Category 2: 100-400 lumen bike lights – or lights you can use in most situations and be seen by many
If you are serious in your riding, wear cycling specific clothing or are planning to ride in darker and rougher environments, this is the category of light you’ll probably go to. Most of these lights are LEDs as well, but they can have older Krypton fluorescent lights as well – they still produce the same effect. The prices are about €50 to €150 and again, the quality and lighting pattern varies greatly.
The Krypton lights (like the one in the picture) usually have a wider pattern in their reflector, but their brightness is lower. If we compare, they are very similar to the LED Maglite so we could assume that its power is about a 100 to a 150 lumen. The LED lights in this category, such as the Hope Vision 1 LED (Maarten’s review coming this week!) produces 240 lumen for 3 hours on its batteries, according to the manufacturer. Remember, these numbers can be anything, just like the “80% more volume” on shampoo commercials.
These lights are ultimately still for mostly urban environments and gravel roads because of their limited power and short battery life. Many will buy these and use at a lower power level to conserve batteries and use them when necessary. I wouldn’t go into the forest with these alone, maybe use these as a backup.
In this category it’s best to do some testing and research to make sure you get your money’s worth. Check your local bike forums and shops for recommendations!
Category 3: 400+ lumen bike lights – or you must work in construction or like blinding people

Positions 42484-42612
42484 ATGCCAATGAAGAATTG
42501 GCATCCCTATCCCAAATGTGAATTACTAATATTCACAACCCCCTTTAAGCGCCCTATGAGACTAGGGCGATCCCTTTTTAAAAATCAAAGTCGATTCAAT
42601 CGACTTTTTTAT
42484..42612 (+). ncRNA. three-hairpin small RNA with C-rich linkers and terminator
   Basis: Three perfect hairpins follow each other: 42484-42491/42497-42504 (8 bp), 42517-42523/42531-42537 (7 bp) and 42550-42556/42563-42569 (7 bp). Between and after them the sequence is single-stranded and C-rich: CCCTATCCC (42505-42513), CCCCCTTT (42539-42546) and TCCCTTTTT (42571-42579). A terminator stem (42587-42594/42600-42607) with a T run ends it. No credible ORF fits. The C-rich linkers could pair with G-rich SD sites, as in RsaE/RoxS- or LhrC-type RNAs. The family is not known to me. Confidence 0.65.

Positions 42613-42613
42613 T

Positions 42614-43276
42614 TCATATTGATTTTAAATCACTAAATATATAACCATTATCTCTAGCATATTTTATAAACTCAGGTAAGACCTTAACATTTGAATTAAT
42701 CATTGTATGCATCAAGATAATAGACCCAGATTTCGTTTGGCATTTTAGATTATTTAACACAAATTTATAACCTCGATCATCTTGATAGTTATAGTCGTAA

If you’re the type of person who is planning to ride five hours in a dark forest full of roots and mud, you already have a light of this category or you are probably dead and the afterlife has a web connection.
The lights in this category usually go for about €300 to €1500, but they come with separate battery packs, changeable parts and ultimate performance compared to other bicycle lamps – or even any other lamps elsewhere. There are both high-power LED lamps and high-intensity discharge (or HID for short).
Thanks to the separate batteries, that usually are Lithium-Ion nowadays can keep the light on for several hours even at the highest setting that can go up to a 1000 lumen. Their patterns are also very wide and long, letting you to see much, much more than anything the other categories can even dream to offer.
These lights are battery-powered light throwers or portable suns and their purpose is to let you ride hard, fast and in the middle of the night in ultimate darkness. 99% of you people reading this blog will never need a light like this, but I will take it up since the 900 lumen P7 lamp we previewed (and is seen in the picture above) is so cheap at $80 that it’s almost crazy to buy a $100 lamp that has a third of its power.
So, there you go. If you’re buying a bike light, I hope our little guide can help you make a better decision!